Reading Assignment: Design is Storytelling Chapther 1

Assignment Overview:

Welcome to the first chapter of our exploration into the world of graphic design through the book “Design is Storytelling” by Ellen Lupton. In this assignment, you will delve into Chapter 1 of the book to gain insights into the fundamental principles and concepts that underpin the relationship between design and storytelling.

Chapter 1: Defining Design as Storytelling

In the opening chapter, Ellen Lupton introduces the concept of design as storytelling, emphasizing that every design element has the potential to convey a narrative. She explores how designers use visual and communicative techniques to engage audiences, evoke emotions, and convey messages. This chapter sets the stage for our journey into understanding how design is a powerful form of storytelling.

Assignment Objectives:

  1. Read and Comprehend: Read Chapter 1 of “Design is Storytelling” by Ellen Lupton carefully. Take notes to ensure a deep understanding of the key concepts and ideas presented.
  2. Analyze Concepts: Identify and analyze the key concepts introduced in Chapter 1. Think critically about how Lupton defines design and its relationship with storytelling.
  3. Reflect and Discuss: Write a reflection on how the ideas presented in Chapter 1 resonate with your own understanding of design. Discuss any examples or experiences you may have that relate to the concept of design as storytelling.

You can Borrow a digital version of the book HERE for one hour. You can also buy the book on Amazon or borrow it from your local library or CityTech Libaray if it is available.

Assignment Requirements:

Post your learnings from Chapter 1 (200-300 words) in the discussion due 9/21


  1. In chapter one of “Design is Storytelling,” In Ellen Lupton’s introduction to the idea of design as storytelling, Ellen Lupton points out how each design element has the power to tell a story. In the book, she introduces the concept of a narrative arc. The narrative arc consists of five parts: rising action, exposition, climax, falling action, and lastly, the conclusion. Ellen Lupton also introduces the concept of storyboarding and the purpose of it. The ideas in chapter one resonate with my own understanding of design because, behind every design, there is always a story of how you came up with the design and creation. In order for us as designers to have a deep and emotional understanding of the people we are designing for, storytelling connects a interesting narrative around their requirements and motivations. For example, for the self-branding logo project, there’s a story behind it to introduce people to who I am as a person and why I came up with the design. To conclude, Ellen Lupton discusses the action of designing and what it takes to build a design.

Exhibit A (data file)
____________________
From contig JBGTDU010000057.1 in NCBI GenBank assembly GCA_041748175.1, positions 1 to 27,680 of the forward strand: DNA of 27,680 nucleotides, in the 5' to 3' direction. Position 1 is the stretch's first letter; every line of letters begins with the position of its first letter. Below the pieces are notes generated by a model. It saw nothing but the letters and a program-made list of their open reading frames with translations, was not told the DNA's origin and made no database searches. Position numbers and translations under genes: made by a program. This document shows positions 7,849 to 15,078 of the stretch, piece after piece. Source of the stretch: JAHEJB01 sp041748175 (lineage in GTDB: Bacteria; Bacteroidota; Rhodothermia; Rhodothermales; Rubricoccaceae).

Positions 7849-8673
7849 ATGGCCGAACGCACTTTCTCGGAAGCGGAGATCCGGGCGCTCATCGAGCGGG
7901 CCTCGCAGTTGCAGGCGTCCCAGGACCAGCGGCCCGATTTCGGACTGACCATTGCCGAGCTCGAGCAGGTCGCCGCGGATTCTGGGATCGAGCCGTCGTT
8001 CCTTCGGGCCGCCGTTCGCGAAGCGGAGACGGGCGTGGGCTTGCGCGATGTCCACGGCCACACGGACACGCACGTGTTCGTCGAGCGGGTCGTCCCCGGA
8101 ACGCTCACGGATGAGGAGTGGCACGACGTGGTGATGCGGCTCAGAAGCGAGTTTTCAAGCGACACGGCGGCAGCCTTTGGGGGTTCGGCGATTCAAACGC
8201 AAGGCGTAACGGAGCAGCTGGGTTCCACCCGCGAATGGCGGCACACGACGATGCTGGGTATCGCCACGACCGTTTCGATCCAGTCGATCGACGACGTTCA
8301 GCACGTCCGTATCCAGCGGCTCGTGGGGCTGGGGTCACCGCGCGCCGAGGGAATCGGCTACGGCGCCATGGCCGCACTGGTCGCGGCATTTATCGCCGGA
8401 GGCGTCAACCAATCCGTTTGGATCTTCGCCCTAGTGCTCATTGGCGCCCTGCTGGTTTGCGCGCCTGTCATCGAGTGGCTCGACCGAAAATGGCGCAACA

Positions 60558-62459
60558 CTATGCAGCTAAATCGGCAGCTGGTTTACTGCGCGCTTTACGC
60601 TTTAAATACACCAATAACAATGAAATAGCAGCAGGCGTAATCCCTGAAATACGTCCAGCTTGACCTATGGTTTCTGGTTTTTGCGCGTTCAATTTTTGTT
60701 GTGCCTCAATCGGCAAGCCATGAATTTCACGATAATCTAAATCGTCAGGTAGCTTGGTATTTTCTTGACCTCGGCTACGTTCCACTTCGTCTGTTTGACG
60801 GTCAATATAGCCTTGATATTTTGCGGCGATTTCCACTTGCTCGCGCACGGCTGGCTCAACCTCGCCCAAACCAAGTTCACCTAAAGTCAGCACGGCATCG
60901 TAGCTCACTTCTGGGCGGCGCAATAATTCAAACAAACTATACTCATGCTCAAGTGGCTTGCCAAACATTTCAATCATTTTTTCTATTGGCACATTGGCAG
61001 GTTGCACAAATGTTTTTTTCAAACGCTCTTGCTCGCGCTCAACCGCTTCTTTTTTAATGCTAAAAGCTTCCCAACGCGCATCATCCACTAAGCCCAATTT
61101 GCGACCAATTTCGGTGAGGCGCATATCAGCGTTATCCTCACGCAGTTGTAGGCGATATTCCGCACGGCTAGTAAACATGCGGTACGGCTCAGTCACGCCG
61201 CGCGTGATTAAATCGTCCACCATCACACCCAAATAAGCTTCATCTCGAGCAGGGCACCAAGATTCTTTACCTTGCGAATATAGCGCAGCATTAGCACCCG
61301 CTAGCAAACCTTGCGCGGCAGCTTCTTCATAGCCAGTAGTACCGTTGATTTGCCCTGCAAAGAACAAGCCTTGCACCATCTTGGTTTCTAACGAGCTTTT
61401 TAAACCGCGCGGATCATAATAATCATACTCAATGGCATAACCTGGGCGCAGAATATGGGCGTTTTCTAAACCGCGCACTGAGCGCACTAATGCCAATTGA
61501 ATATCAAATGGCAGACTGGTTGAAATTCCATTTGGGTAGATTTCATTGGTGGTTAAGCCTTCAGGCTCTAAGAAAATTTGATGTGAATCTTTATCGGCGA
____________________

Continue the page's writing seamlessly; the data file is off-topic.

2. Although I read both the overture and the first chapter of Design is Storytelling, by Ellen Lupton, I found myself resonating more with the ideas presented in the overture, then in chapter one. Except for the idea of story boarding. In the overture the quote, “What excites me about design is the potential to transfer information into someone else mind.” Stood out because reminds me, respectfully of alchemy, and symbolism. However, when the author adds that design is a method used to exchange energy and not just transfer data, I understood why she uses the word empathy in her explanation. A relationship the should occur between the design and viewer. For me, I want this relationship to be illuminating and forward thinking. In chapter one, Ellen Lupton presents methods of engaging the viewer within the relationship of design. She suggests that creating a interactive, multi-perspective design experience with a beginning, middle, and end point is most effective. Story boarding was one of the methods presented in this chapter that I found to be most appealing because it can be used to design campaigns.

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